2 Stroke Equipment Life Expectancy

Discussion in 'Lawn Mowing Equipment' started by GreenGuy18, Jul 13, 2018.

?

How long do you hold onto 2 stroke equipment?

  1. Less than 2 years.

    0 vote(s)
    0.0%
  2. 2-3 years

    17.2%
  3. 3-5 years

    24.1%
  4. 5-7 years

    3.4%
  5. Until it's not worth repairing

    55.2%
  1. GreenGuy18

    GreenGuy18 LawnSite Member
    Messages: 4

    How often are you guys getting rid of old equipment? We've got some string trimmers and blowers that are over 10 years old. We employ a mechanic and he spends 35-50% of his time working on 2 stroke equipment. One of our supervisors spends much of his time ferrying equipment to crews when their equipment goes down. For what we are spending to keep this equipment running and moving it to where it needs to be I feel like we could justify the expense of rotating the equipment out. I'm thinking 3 years and then get rid of it. What do you guys think?

    We run Shindaiwa.
     
  2. hackitdown

    hackitdown LawnSite Silver Member
    Messages: 2,716

    What does your analysis tell you? How much money does 35-50% of a mechanic's salary cost? Plus parts. Plus downtime. Plus supervisor time to move it to the crew.

    Then factor in the time ($$) each stop where your employee struggles with a ratty old weedwacker that doesn't start or run right. Then add in the time they complain about it. Add the cost of having lots and lots of backup equipment sitting. It never ends.

    If the mechanic costs $40k per year, then 35% is $14k. If that is your budget for small equipment, you can buy 35 handhelds at $400 each, per year. Every year. So on a 3 year cycle, you replace 105 handhelds. But maybe you run hundreds of handhelds.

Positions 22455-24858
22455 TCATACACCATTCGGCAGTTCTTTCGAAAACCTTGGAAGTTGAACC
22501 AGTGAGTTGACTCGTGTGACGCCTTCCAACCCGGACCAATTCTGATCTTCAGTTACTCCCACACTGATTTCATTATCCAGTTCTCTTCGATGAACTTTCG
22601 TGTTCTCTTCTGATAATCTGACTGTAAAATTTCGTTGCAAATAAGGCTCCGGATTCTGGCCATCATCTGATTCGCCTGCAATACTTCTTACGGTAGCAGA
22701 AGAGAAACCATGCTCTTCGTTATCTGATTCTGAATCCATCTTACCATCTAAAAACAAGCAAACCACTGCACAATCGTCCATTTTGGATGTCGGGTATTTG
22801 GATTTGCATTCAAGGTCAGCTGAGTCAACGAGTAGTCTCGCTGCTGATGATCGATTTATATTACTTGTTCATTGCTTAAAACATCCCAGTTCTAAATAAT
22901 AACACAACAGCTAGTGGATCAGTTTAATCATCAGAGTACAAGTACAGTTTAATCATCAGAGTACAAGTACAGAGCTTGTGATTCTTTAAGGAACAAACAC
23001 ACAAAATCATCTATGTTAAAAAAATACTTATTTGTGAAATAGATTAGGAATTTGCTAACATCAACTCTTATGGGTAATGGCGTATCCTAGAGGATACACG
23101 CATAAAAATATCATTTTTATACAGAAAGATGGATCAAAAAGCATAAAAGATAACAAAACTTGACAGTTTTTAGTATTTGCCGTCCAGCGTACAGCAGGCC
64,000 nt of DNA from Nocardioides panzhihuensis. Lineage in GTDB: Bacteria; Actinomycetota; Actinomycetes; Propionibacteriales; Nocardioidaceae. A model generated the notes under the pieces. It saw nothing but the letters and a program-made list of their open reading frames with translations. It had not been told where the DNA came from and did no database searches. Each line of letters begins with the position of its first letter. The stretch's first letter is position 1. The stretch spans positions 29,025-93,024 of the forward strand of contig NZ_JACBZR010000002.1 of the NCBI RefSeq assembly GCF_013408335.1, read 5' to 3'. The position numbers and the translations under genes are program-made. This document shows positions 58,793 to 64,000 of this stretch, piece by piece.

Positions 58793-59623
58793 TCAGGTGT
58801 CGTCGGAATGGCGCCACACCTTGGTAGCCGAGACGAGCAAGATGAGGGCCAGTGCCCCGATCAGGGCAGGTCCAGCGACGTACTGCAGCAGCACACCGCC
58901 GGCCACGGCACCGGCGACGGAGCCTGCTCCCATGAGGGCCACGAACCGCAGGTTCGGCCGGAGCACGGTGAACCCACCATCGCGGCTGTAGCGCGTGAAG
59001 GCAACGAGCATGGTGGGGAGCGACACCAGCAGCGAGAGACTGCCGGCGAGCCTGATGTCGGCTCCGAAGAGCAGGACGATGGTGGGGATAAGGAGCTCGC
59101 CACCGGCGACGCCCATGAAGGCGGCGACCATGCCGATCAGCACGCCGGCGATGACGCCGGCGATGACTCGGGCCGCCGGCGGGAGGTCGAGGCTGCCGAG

A mowing crew may have 2 weedwackers and 2 blowers. So 105 handhelds can support 25+ crews.

    Another point...if you cycle out used handhelds after 3 years, you will sell it for 1/3 or up to 1/2 what you paid for it.
     
    Mark Stark likes this.
  3. hackitdown

    hackitdown LawnSite Silver Member
    Messages: 2,716

    Another way to look at it: If a mechanic costs $200/day, and he spends a day repairing a 10 year old trimmer, plus parts, plus downtime, then you are looking at very, very expensive 10 year old trimmer.
     
  4. Clay Guinn

    Clay Guinn LawnSite Member
    from MT
    Messages: 79

    We have a good relationship with our dealer. We have a few backups so if one goes down use them for the day or two. We tell our dealer if it is more than 1/3 cost of a new we are just going to buy a new one. Down time or solow downs of the crews it not worth fussing over a $300 piece of equipment. Most last at least a few years without issues.
     
    TDzacslawncare likes this.
  5. hort101

    hort101 LawnSite Fanatic
    Male, from S.E. New England
    Messages: 13,044

    When working for a company most equipment gets straight gassed long before it wears out:hammerhead:
     
    Walker56, Smokindog and Mow-Daddy.com like this.
  6. lawnspecialties